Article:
• Rhys Humphreys

Forget the Khaleesi, there's a new dragon tamer in town...

To say 2020 has been a bad year is a bit of an understatement. But its why series like The Mandalorian have been a blessing for nerds everywhere, who were more than happy to see a second season featuring of Djin Djarin and baby Yoda. Season 1 was a huge success last year and was praised for not just its characters, but the worldbuilding of the universally loved Star Wars galaxy.



Disney has often been criticised for its handling of the source material, but The Mandalorian was able to regain some faith from the fanbase, only then to lose it again upon the release of Rise of the Skywalker, but that’s another story. Thankfully, the bad taste was washed away once again with the seventh and final season of The Clone Wars.


Anticipation grew even more as the casting of the second season was announced. With the addition of actors such as Rosario Dawson and even WWE superstar Sasha Banks. The casting of season two has led many to believe there will be plenty of fan service not just for fans of the original trilogy but also for lovers of the Clone Wars and the Rebels animated series.


Like season 1, The Mandalorian season 2 follows Din Djarin/Mando (Pedro Pascal) and The Child, as Djarin seeks to reunite The Child with its own kind, and to do such, he has to seek out other Mandalorians.


After interrogating Gor Koresh (John Leguizamo), his search for another Mandalorian leads him back to Tatooine where he reunites with his friend Peli Motto (Amy Sedaris). He arrives at a town named Mos Pelgo where he is introduced to the town Marshall Cobb Vanth (Timothy Olyphant), who is wearing some very familiar-looking armour…


In exchange for returning his armour to Djarin, Vanth asks for help against a Krayt Dragon who is terrorizing his town.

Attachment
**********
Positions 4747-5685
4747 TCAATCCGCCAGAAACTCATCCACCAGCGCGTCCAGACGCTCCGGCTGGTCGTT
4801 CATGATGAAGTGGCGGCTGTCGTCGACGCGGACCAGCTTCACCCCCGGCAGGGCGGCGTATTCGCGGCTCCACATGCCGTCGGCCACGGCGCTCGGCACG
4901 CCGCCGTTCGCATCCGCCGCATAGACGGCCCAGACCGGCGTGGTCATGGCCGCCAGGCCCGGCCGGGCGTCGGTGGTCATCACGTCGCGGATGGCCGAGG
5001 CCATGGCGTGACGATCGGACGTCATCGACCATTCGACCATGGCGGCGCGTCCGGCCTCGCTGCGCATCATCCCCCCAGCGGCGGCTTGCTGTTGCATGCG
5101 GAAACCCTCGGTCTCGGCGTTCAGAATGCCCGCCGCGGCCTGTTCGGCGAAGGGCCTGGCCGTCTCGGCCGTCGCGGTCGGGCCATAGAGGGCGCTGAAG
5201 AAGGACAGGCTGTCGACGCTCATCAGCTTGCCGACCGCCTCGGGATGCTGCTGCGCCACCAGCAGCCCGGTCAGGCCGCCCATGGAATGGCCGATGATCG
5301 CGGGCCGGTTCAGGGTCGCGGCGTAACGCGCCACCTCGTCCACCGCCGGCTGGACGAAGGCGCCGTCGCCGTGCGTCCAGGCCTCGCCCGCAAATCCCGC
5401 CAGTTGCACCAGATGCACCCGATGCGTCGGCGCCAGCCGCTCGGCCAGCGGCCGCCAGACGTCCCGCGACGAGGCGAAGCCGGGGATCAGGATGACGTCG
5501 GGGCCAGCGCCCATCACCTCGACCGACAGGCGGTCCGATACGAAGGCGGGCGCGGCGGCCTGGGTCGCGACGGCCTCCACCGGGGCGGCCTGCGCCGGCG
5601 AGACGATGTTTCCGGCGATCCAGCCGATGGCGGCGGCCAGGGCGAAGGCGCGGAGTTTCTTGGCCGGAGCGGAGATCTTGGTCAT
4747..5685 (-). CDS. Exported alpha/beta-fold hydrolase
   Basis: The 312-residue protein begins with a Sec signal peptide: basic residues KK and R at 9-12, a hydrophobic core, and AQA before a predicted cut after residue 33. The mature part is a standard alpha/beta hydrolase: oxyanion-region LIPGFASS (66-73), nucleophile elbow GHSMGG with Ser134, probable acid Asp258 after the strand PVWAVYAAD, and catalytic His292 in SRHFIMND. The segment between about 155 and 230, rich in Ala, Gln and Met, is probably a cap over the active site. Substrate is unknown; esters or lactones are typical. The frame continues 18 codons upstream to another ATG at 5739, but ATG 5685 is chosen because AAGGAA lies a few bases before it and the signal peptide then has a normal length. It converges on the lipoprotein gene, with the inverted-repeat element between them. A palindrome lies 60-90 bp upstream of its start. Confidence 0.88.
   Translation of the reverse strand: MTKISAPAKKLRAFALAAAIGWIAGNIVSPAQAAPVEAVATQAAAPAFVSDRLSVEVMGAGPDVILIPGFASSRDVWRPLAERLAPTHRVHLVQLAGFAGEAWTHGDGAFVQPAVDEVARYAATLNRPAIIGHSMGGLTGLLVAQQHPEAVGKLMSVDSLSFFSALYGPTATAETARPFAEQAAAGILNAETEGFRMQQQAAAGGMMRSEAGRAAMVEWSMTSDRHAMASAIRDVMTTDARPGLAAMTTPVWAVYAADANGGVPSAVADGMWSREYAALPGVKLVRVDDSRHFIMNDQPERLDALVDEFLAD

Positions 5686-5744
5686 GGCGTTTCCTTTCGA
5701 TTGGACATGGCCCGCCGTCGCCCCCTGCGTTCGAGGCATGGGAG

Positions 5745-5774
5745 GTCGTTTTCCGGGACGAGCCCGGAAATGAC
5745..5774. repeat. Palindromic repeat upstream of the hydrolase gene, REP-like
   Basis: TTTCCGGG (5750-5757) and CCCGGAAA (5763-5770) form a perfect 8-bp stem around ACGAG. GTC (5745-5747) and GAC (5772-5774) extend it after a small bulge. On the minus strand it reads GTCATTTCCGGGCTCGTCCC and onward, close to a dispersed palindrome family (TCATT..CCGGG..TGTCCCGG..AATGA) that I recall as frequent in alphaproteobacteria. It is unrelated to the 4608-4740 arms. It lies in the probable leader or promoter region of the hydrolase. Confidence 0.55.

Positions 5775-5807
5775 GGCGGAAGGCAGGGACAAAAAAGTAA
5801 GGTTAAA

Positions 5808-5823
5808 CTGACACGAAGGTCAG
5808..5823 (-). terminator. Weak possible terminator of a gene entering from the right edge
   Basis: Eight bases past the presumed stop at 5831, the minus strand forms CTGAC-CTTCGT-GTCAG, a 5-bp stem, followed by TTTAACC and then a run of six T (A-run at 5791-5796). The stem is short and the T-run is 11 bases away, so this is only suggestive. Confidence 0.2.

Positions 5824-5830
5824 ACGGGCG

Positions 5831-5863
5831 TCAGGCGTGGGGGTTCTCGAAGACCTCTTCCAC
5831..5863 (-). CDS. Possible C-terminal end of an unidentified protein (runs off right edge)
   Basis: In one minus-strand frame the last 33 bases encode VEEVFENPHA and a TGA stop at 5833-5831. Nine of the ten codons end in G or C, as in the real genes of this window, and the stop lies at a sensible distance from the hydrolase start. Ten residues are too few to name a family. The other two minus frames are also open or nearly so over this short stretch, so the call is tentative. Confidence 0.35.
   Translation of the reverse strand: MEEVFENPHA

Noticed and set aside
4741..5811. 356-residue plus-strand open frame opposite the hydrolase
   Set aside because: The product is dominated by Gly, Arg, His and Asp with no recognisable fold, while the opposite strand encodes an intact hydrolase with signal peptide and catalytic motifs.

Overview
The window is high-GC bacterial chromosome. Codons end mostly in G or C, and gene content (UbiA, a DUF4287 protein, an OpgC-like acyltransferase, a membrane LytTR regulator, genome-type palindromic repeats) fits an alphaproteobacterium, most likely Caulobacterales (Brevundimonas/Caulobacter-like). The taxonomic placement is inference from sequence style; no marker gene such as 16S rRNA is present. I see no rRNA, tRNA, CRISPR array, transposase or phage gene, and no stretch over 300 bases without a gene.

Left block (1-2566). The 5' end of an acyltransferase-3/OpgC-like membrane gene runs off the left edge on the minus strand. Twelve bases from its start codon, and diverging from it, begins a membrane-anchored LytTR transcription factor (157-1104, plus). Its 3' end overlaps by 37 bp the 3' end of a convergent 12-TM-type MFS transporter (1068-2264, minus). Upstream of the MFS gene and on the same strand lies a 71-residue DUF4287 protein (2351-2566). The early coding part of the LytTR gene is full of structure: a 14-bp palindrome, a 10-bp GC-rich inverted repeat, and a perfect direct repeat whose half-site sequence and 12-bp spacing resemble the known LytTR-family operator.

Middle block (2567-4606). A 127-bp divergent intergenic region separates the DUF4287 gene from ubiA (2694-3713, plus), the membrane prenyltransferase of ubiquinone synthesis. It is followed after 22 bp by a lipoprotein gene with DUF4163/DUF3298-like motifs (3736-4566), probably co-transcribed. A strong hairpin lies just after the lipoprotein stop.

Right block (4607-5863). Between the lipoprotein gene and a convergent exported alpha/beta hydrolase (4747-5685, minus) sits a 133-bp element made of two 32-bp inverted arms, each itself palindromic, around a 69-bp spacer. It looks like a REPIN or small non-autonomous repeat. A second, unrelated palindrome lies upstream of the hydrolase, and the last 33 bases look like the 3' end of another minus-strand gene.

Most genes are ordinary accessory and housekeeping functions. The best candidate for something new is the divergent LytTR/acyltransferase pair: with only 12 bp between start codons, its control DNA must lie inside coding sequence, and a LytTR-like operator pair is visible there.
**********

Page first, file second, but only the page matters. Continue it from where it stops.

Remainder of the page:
This is the first episode in the series that is directed by Jon Favreau and his love for westerns films and Star Wars is abundantly clear. As soon as the episode starts, we are greeted by great visuals as Mando and The Child arrive into a town clouded by darkness, with several creepy-looking red-eyed creatures adding a dirty grit the show is known for.


The episode also has a short but effective action sequence where Djarin fights off Koresh’s henchmen. If there was an issue with season one, it was that some of the action sequences were sometimes hard to see, but Favreau films it in a way where it is exciting, and the action is far more engaging.


Season one was praised for its homages to spaghetti westerns and they keep on coming from what we see here. Favreau beautifully recreates classic western images such as the hero gunslinger arriving into town on his horse (or in this case speeder), and even hints at a good old fashioned gunslinger duel between Djarin and Vanth.


Favreau once again succeeds in world-building. While the revisiting of the dreaded dune sea is familiar and some may find it repetitive, Favreau mixes it up with a different take on classic Star Wars creatures such as the Tusken Raiders (or the Sand People). While they are usually seen to be unintelligible and violent, Djarin is able to communicate with them and the town of Mos Pelgo. The town begrudgingly teams up with the Tusken Raiders in order to destroy the Krayt Dragon- an established but somewhat obscure creature hidden deep within Star Wars lore.


Thanks to his previous roles in shows such as Deadwood and Justified, Olyphant is very natural in the role of the Marshal, as he wants to protect his town.


The episode also features spectacular special effects, with the creative team once again inspired by the art of original concept artist- Ralph McQuarrie. Seeing a huge behemoth of a dragon, and a team of civilians fighting against it certainly gives this episode a Game of Thrones vibe. Proving The Mandalorian as already levelled up to that production value.


If there is a criticism of this episode, its that the new characters that are seen are not really delved into deeply, which was a problem at times with the first season. Except for the two last frames, the plot for this episode is relatively predictable as there are no real interesting twists in the episode. This is not necessarily a bad thing, but it leaves much to be desired.

Overall, the point of this episode was to return to the world that both die-hard fans and newcomers alike fell in love with and in that, it succeeds. It is nice to see Djarin and The Child once again, and while some may call this episode slow, season one had similar criticisms thrown at it, and it was able to win over its audience at the end.


Hopefully, the Mandalorian keeps up the pace because of the many possibilities the first episode succeeds at creating. While this review is spoiler-free, that ending certainly bolstered a famous theory within Star Wars legends, that seems to have finally come to fruition.



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